Installing Liferay DXP on Tomcat 8

Liferay Digital Enterprise 7.0 bundled with Tomcat is available on Customer Portal. Even if you want to install Liferay DXP manually on an existing Tomcat 8 application server, it can be helpful to download a Liferay DXP Tomcat bundle. The bundle contains many required dependencies and configuration files. Before proceeding, you should also download the latest Liferay DXP WAR file as well as the dependencies ZIP file and OSGi JARs ZIP file.

Installing Liferay DXP manually requires these basic steps:

  • Installing Liferay DXP dependencies to your application server
  • Configuring your application server for Liferay DXP
  • Installing the Liferay DXP WAR file to your application server

You’ll see the term Liferay Home used in this installation guide. Liferay Home refers to the folder containing your Tomcat server folder. When Liferay DXP is installed on Tomcat, the Liferay Home folder contains the Tomcat server folder as well as data, deploy, license, and osgi folders. You’ll also see the terms $CATALINA_HOME and $CATALINA_BASE used in this guide. $CATALINA_HOME refers to the folder that contains Tomcat’s binaries, while $CATALINA_BASE refers to the folder that contains your configuration–just as you’re used to from Tomcat’s generic installation. If you download a Liferay Tomcat-bundle, both refer to the same folder (just as with a standard Tomcat installation). This folder is usually named tomcat-[version] or apache-tomcat-[version].

Installing Liferay DXP Dependencies

Liferay DXP depends on many JARs that are included in the Liferay DXP Tomcat bundle. Some JARs in the bundle are not strictly required but can still be useful. If you don’t have a Liferay DXP Tomcat bundle, you can download the required JARs from third-parties, as described below.

  1. If you downloaded a Liferay DXP Tomcat bundle, extract the bundle to a temporary location of your choosing. You’ll copy a number of resources from this bundle to your Tomcat server as you manually install Liferay DXP.

  2. If you have a Liferay DXP Tomcat bundle, copy all the JARs from your bundle’s $CATALINA_BASE/lib/ext folder to your application server’s $CATALINA_BASE/lib/ext folder. If the $CATALINA_BASE/lib/ext folder doesn’t exist on your application server, create it. If you don’t have a Liferay DXP Tomcat bundle, you’ll have to individually download the JARs listed below.

    Here’s a list of the JARs that you need to copy or download to your $CATALINA_BASE/lib/ext folder:

  3. Make sure that Tomcat can access the JDBC driver for your database. The list of JARs above includes mysql.jar and postgresql.jar. If you’re using a database whose JDBC driver is not included in the list above, download the driver and copy it to your $CATALINA_BASE/lib/ext folder.

  4. Create an osgi folder in your Liferay Home folder. Then extract the OSGi ZIP file that you downloaded into the osgi folder.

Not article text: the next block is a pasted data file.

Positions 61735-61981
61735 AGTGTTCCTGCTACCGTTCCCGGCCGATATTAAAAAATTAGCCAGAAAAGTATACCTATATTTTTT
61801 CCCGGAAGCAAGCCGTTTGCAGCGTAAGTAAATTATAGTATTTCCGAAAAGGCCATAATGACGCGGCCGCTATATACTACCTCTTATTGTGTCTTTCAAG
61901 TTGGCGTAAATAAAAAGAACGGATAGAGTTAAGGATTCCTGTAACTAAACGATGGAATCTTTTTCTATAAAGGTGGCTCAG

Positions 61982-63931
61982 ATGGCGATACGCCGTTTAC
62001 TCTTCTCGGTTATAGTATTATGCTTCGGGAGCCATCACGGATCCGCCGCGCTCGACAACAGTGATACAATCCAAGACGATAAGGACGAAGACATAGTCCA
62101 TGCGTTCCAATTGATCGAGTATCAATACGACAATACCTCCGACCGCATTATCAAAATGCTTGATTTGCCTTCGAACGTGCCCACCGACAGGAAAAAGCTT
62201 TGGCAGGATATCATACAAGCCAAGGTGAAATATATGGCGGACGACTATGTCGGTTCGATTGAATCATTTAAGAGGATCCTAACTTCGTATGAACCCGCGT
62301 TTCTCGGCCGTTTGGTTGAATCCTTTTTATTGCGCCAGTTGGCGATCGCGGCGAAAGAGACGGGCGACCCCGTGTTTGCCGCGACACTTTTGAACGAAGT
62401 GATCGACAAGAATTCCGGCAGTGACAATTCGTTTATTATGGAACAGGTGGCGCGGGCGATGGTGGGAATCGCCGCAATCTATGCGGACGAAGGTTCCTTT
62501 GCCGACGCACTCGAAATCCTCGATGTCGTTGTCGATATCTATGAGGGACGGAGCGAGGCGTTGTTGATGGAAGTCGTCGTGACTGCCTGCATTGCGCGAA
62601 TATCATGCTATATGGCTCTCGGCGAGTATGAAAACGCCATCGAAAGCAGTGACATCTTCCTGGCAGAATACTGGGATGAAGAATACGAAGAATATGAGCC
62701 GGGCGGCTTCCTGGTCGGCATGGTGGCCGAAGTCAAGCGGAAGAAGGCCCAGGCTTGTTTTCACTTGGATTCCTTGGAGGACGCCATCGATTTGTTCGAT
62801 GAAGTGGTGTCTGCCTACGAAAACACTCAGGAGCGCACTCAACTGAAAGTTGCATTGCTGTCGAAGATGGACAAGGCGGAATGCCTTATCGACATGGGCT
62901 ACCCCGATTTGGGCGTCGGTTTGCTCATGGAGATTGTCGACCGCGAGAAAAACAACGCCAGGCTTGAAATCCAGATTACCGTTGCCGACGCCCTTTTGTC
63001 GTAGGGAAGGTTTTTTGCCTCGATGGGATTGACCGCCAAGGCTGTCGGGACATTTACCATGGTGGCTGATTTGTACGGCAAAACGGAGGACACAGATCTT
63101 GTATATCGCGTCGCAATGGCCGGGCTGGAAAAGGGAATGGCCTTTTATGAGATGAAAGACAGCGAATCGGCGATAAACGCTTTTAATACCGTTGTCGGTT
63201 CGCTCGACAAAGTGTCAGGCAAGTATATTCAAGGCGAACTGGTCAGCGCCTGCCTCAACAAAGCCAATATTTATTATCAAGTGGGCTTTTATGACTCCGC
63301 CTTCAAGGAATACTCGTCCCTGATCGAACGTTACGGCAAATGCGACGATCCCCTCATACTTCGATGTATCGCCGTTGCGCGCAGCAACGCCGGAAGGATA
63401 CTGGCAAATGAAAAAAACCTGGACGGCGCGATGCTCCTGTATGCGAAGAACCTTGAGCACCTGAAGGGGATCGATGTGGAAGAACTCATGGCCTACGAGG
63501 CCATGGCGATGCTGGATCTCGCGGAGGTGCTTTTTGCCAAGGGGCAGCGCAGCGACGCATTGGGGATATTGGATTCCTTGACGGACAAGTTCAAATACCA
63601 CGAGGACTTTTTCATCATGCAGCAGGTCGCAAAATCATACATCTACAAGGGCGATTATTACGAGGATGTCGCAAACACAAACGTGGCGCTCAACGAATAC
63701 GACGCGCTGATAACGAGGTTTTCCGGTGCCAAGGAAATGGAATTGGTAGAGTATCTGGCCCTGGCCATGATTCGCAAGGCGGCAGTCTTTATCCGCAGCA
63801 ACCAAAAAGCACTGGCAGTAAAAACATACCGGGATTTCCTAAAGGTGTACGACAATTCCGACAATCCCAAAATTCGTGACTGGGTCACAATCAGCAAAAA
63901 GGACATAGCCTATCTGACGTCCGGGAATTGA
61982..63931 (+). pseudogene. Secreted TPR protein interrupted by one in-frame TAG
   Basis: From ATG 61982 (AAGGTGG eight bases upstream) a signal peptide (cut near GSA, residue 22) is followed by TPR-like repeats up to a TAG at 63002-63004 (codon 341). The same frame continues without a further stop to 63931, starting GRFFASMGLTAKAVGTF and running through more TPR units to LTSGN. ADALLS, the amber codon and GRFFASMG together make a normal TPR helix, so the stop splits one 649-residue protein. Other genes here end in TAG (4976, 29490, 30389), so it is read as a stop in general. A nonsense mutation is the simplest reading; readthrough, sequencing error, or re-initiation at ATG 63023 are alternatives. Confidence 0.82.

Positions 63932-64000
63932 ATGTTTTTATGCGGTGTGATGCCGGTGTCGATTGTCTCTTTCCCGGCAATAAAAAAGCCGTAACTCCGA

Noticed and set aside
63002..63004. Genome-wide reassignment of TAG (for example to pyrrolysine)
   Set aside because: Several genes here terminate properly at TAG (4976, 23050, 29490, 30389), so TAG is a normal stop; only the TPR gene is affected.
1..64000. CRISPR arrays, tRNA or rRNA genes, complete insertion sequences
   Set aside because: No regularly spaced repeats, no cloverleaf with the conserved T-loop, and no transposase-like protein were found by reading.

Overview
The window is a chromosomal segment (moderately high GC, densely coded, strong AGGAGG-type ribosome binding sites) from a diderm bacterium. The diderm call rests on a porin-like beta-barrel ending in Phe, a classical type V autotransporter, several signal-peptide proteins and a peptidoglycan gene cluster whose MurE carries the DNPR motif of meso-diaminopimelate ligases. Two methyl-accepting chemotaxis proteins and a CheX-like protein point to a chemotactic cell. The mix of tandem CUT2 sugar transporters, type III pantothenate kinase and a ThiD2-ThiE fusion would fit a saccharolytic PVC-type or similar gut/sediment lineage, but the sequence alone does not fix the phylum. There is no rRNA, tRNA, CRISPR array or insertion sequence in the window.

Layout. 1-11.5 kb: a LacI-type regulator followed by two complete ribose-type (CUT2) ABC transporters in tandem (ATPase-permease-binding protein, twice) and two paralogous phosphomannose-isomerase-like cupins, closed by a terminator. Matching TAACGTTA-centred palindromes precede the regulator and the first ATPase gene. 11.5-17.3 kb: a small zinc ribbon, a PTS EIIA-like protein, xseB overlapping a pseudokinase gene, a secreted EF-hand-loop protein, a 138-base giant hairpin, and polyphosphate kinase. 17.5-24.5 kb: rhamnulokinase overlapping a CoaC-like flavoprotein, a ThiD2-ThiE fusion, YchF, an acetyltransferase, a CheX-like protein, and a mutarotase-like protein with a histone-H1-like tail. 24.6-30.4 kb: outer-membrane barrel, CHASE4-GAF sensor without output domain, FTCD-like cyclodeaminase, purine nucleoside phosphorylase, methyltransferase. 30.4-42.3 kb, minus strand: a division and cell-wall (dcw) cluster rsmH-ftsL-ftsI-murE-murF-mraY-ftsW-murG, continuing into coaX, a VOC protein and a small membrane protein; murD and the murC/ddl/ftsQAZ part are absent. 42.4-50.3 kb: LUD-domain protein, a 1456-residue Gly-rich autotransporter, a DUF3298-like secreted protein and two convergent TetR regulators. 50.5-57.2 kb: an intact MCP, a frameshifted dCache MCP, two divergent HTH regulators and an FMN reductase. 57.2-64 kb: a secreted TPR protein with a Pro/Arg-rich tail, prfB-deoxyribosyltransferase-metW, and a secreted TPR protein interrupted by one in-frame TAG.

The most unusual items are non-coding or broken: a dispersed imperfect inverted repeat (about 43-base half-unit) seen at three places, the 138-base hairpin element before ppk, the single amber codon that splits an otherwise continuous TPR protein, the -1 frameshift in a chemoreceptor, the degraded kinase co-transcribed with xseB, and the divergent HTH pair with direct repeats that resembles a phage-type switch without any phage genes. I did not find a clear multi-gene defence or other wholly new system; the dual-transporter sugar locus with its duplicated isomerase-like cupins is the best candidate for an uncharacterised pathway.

Liferay DXP requires an OSGi runtime, and the osgi folder provides this with many required JAR files and configuration files.

Checkpoint:

  1. You should have the following files in the $CATALINA_BASE/lib/ext folder:

    • activation.jar
    • ccpp.jar
    • com.liferay.osgi.service.tracker.collections.jar
    • com.liferay.registry.api.jar
    • hsql.jar
    • jms.jar
    • jta.jar
    • jutf7.jar
    • mail.jar
    • mysql.jar
    • persistence.jar
    • portal-kernel.jar
    • portlet.jar
    • postgresql.jar
    • support-tomcat.jar
  2. The osgi folder has the following subfolders:

    • configs
    • core
    • marketplace
    • target-platform
    • test

Tomcat Configuration

Next, you need to configure Tomcat for running Liferay DXP.

  1. If you’re working with a bundle, copy the setenv.bat and setenv.sh files from your bundle to your $CATALINA_BASE/bin folder. If not, create these files.

    These files set a number of JVM options for Catalina, which is Tomcat’s servlet container. Among these options is the location of the Java runtime environment. If this environment is not available on your server globally, you must set its location in this file so Tomcat can run. Do this by pointing the JAVA_HOME environment variable for your OS to the location of the Liferay DXP supported JRE:

    export JAVA_HOME=/usr/lib/jvm/java-8-jdk
    export PATH=$JAVA_HOME/bin:$PATH
    

    Once you’ve done this, configure Catalina’s options to support Liferay DXP:

    CATALINA_OPTS="$CATALINA_OPTS -Dfile.encoding=UTF-8 -Djava.net.preferIPv4Stack=true  -Dorg.apache.catalina.loader.WebappClassLoader.ENABLE_CLEAR_REFERENCES=false -Duser.timezone=GMT -Xmx1024m -XX:MaxPermSize=384m" 
    

    This sets the file encoding to UTF-8, prefers an IPv4 stack over IPv6, prevents Tomcat from working around garbage collection bugs relating to static or final fields (these bugs don’t exist in Liferay DXP and working around them causes problems with the logging system), sets the time zone to GMT, and gives the JVM 1GB of RAM.

    These are initial settings. After installation you should tune your system for performance. As a result of that process, you may find you want to change particularly the amount of RAM available to Liferay DXP based on how your system runs.